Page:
Tears of a Warrior: A Family’s Story of Combat and Living with PTSD
The Wounds of War:
Healing Mind, Body & Spirit
This has been our life’s journey for the past thirty-some years. We began writing our story several years back simply as a legacy for our two sons. But, with the war in Iraq & Afghanistan and soldiers returning from combat, we realized that there are many others who are living our experience as well. Some certainly have an even more traumatic story than ours. We are sharing our story for the sole purpose of giving back and hopefully making a difference for others.
Combat Post-Traumatic Stress Disorder (PTSD) is the silent bullet you never hear.
PTSD disrupts the lives of combat veterans who have served their country, along with the lives of family and friends. It does not distinguish between race, age or gender and often goes undiagnosed. Even with proper diagnosis, many individuals do not know where to turn to get help. Society needs to understand the aftermath of combat and how to prepare for warriors when they return home. Readers will better comprehend the trauma of battle, both physical and emotional.
PTSD affects everyone, not just the combat veteran!
Tony Seahorn writes from his experience as a young army officer in Vietnam who served with the Dauntless Black Lions of the 1st Infantry Division. He was wounded twice in combat.
Janet Seahorn writes from the perspective of a wife and mother who has lived the past thirty years with a veteran who suffers from the physical and more specifically, the mental scars of combat.
After reading Tears of a Warrior, you will understand:
- the experience of combat
- how PTSD affects the veteran
- how PTSD affects the family
- strategies for living with PTSD
- how to restore hope for today and the future
This is a patriotic book written about soldiers who go into battle – called to duty – serving their country. Theirs is a story of heroism, untold valor and ultimate sacrifice.
“I served in the US Army in Vietnam with the Dauntless Black Lions of the 1st Infantry Division from early 1968 until December of that year when I was wounded in combat.
“Together with my wife Janet, we co-authored this book about those who serve their country and pay a high price for freedom. Our story is focused on the scars of battle, with special emphasis on living with Post-Traumatic Stress Disorder (PTSD.)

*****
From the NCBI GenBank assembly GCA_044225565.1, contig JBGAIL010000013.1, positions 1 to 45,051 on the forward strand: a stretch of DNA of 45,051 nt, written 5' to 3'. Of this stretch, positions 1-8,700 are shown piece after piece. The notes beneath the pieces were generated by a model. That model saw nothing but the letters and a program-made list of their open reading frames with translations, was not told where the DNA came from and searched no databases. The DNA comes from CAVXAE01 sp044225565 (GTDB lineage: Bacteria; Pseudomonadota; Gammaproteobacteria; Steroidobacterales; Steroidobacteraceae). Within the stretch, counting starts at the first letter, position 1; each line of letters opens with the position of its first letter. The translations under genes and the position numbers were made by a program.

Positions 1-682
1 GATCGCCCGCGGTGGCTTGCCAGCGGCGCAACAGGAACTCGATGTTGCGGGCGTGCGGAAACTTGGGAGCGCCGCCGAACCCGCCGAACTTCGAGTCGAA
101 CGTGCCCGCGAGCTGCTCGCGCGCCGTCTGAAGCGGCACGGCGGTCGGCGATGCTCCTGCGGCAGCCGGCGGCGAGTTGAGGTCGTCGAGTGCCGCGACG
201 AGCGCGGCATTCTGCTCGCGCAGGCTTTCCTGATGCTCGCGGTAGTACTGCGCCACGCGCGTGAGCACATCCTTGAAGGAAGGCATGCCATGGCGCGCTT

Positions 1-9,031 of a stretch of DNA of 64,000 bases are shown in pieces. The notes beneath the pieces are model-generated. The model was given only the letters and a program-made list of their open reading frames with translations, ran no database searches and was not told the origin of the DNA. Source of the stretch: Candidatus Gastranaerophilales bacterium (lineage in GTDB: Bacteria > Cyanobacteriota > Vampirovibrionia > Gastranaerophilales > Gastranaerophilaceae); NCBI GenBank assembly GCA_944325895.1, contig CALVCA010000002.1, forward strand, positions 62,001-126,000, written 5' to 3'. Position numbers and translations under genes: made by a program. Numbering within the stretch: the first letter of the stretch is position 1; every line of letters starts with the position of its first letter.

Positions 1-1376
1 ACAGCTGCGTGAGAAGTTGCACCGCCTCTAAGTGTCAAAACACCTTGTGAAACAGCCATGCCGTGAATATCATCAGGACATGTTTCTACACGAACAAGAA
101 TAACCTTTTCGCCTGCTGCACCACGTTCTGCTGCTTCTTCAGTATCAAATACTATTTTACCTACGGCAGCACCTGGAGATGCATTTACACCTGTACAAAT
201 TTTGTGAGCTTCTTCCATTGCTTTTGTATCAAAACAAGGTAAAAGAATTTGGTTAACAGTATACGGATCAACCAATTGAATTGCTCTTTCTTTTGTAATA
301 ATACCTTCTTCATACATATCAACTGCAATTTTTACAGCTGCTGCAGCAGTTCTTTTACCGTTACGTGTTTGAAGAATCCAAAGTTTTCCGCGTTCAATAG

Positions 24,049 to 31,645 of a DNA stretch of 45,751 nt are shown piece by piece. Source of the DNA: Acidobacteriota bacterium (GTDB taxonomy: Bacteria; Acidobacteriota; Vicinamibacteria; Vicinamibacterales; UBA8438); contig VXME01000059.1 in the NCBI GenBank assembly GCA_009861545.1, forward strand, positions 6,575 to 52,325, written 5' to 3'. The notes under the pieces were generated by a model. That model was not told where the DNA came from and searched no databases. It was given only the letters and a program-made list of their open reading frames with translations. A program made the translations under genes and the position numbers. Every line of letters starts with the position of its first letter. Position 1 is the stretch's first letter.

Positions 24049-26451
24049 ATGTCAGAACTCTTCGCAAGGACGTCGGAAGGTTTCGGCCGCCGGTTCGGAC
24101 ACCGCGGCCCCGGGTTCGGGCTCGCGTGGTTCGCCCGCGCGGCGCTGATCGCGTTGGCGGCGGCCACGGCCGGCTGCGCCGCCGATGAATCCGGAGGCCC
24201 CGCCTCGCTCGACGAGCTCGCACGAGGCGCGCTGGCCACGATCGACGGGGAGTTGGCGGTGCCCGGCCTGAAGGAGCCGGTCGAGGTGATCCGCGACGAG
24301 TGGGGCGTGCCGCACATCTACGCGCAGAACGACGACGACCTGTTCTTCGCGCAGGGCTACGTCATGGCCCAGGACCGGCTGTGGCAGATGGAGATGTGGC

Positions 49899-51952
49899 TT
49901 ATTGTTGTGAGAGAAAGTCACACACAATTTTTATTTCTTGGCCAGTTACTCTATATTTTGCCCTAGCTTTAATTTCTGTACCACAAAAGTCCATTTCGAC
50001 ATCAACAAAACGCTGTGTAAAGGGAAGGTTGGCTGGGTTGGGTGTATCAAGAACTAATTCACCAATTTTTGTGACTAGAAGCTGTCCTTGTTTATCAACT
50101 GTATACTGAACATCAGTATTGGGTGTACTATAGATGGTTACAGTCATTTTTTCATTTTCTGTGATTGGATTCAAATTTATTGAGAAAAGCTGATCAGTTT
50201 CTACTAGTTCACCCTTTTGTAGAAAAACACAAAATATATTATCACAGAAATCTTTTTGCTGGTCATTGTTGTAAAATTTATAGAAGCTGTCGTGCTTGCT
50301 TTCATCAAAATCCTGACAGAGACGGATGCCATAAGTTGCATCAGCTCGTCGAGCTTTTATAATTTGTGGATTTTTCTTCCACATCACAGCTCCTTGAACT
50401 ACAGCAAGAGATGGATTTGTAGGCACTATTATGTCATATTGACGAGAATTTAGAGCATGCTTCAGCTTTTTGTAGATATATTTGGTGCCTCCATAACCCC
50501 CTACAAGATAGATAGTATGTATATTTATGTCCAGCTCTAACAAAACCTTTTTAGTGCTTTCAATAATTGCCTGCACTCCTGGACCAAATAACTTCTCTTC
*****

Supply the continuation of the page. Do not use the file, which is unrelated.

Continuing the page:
“Today, I am actively enrolled in a treatment program with the Veterans Administration to better manage the scars of combat, both physically and emotionally. I also volunteer as a mentor for veterans who have traveled a road not dissimilar to mine.”
“As the wife of a combat vet, life has at times been pretty challenging. For most of our marriage, we did not talk about Vietnam or my husband’s experiences. I had no clue how many medals he had received until several years ago when I was doing some packing to move into a different home. It was at that time that I discovered he had been awarded numerous medals for valor, including two Bronze Stars, two Purple Hearts, an Air Medal for Valor in flight, the Vietnamese Gallantry Cross, and a Presidential Unit Citation. To preserve these for our sons, I had them put in a shadow box. Even then, Tony insisted we display only a few of his most honored medals instead of the full array.”
Tears of a Warrior is written so that all veterans from all wars, regardless of service branch, will benefit by the message. Families and society in general will better understand the horrors of combat.
Realizing the trauma of war, we seek to share our experience and provide a message of hope.
This story is written to make a difference.
“If we send them, then we must mend them.”
You cannot see a Silent Scream
When looking from outside.
But you might find a glimpse of it
While peering deep in someone’s eyes.
You will not hear a Silent Scream
In noisy, crowded rooms.
But if you sat down face to face
Your heart may sense its painful tune.
You shall not feel a Silent Scream
Amidst our fast-paced world.
But if you wandered near to it
Its anxious spirit might unfurl.
We walk right past a suffering soul
And often turn away.
Not strong enough to face the grief
This world has made him pay.
For Silent Screams are not unique
To those who fight and die.
The living warrior hell survived
Is left to hold his tears inside.
–Janet J. Seahorn, Ph.D.